The best way to join a community is to build one yourself! Bring founders that you meet together for socializing and startup chatter. I’ve hosted a female engineers dinner party at our office which was as simple as ordering a party platter.
I’m inspired by the people in the startup ecosystem who have a knack for bringing people together organically. Erik Torenberg is the start role model in this vein; in 2019, he hosted a social “unconference,” a weekend retreat for 40 people in Tahoe to mix and learn, for a social community called Rise and started OnDeck, now worth hundreds of millions of dollars, as a causal happy hour for people in his network. My role models know how to host a great event and make connections between people, a skill that creates community around them.
Takeaway: Most entrepreneurs feel lonely; you’re not the only one. The best way to nurture relationships and to give back is to host events, make introductions, keep conversations going with no agenda, do favors, and keep meeting new people. This generosity will create organic connections and pay off many times over.
#6) Books and Blogs
Reading about another entrepreneur’s journey isn’t the same as befriending someone and talking to them live, but it does help you feel less isolated. Since starting Kapwing, I’ve read The Hard Thing About Hard Things, The Messy Middle, Shoe Dog, Let My People Go Surfing, Creativity Inc, and a bunch of other tactical startup books. We also follow HackerNews and some other indie-founder blogs, like Canny and Letterdrop. In some cases, we’ve met the authors of our favorite newsletters and startup blogs through Twitter and article comments. I'd encourage you to subscribe to this blog too and reach out to me over email if you want to connect and talk further.
Takeaway: Keep reading and learning! Browsing startup learnings and sharing your own blog posts helps you stay in touch with other entrepreneurs.
#7) Formal Communities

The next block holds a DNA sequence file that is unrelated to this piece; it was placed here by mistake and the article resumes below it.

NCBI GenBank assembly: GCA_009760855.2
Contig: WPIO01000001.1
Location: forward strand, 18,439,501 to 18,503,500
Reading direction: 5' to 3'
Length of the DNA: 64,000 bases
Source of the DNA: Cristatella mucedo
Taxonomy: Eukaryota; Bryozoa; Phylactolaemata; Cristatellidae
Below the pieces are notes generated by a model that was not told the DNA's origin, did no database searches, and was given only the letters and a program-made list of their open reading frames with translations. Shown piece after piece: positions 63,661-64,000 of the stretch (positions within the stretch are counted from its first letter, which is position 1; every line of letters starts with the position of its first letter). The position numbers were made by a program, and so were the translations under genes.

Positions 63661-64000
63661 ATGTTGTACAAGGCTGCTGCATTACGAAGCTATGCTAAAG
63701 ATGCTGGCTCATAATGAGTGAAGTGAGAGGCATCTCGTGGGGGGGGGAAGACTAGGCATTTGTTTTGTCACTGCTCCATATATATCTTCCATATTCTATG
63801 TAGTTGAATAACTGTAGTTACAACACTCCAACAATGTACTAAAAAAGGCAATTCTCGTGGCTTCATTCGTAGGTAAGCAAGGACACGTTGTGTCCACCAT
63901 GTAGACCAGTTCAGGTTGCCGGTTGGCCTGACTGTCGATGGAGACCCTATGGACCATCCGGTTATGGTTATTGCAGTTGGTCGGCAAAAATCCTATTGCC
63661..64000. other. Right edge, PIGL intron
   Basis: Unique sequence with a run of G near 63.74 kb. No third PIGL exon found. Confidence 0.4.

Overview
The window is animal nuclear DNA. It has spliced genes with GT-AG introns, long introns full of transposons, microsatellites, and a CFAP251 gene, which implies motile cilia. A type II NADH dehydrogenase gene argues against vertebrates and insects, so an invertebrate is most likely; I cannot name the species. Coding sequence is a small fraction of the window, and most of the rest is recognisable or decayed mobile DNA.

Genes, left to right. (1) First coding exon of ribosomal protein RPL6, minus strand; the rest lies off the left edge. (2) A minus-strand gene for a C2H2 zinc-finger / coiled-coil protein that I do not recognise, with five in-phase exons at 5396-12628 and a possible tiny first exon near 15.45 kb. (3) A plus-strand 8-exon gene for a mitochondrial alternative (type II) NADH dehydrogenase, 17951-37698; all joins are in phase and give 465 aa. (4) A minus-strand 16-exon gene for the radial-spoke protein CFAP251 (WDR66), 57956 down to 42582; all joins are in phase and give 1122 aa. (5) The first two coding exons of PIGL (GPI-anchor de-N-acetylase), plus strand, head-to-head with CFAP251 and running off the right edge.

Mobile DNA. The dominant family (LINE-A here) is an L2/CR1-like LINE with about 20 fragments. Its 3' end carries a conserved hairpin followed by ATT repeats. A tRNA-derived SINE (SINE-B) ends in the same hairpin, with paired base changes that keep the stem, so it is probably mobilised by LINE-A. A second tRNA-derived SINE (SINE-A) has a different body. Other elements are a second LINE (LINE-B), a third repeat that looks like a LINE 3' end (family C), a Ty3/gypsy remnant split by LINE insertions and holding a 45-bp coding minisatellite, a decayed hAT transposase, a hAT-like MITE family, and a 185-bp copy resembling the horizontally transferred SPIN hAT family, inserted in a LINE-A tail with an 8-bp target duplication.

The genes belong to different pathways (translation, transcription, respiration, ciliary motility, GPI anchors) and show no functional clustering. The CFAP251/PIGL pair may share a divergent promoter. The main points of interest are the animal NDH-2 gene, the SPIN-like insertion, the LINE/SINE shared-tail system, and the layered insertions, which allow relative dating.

At various points of the company, I've considered joining more formal communities that bring founders together. Forbes 30 Under 30, for example, does an annual gathering, and YPO (Young Presidents Organization) has chapters across the country. Often, these exclusive groups have membership requirements, and new members must get a referral from an insider.
I resisted these groups for a long time because of the steep membership fees that come along with joining. However, earlier this year, I joined a growth program called Leaders in Tech that I've enjoyed as a both an intentional learning opportunity and a way to network with other founders. This program has both pros and cons (will save this for another blog post) and was quite expensive, but it's an option if you don't have organic networking opportunities to connect with and are flush with cash.
Conferences can also provide a vehicle for meeting people. I attended a few in the early days of Kapwing - Startup Grind (all entrepreneurs), Visual1st (an industry conference), and Social Media Marketing World. Overall, I felt that conferences are a good experience if you can get a free ticket, but not worth a steep attendance price tag in addition to the time.
Takeaway: Companies will provide community when there is a demand. Consider founder clubs or membership groups for a more formal network.
If you're an early-stage founder, surrounding yourself with other sharp entrepreneurs is a tremendous competitive advantage. You can better see around corners, close deals, recruit candidates, and stay afloat through the emotional rollarcoaster of startups. I hope this article inspires others on how to spend time building a community of founders and spread the love.Create content faster with Kapwing's online video editor →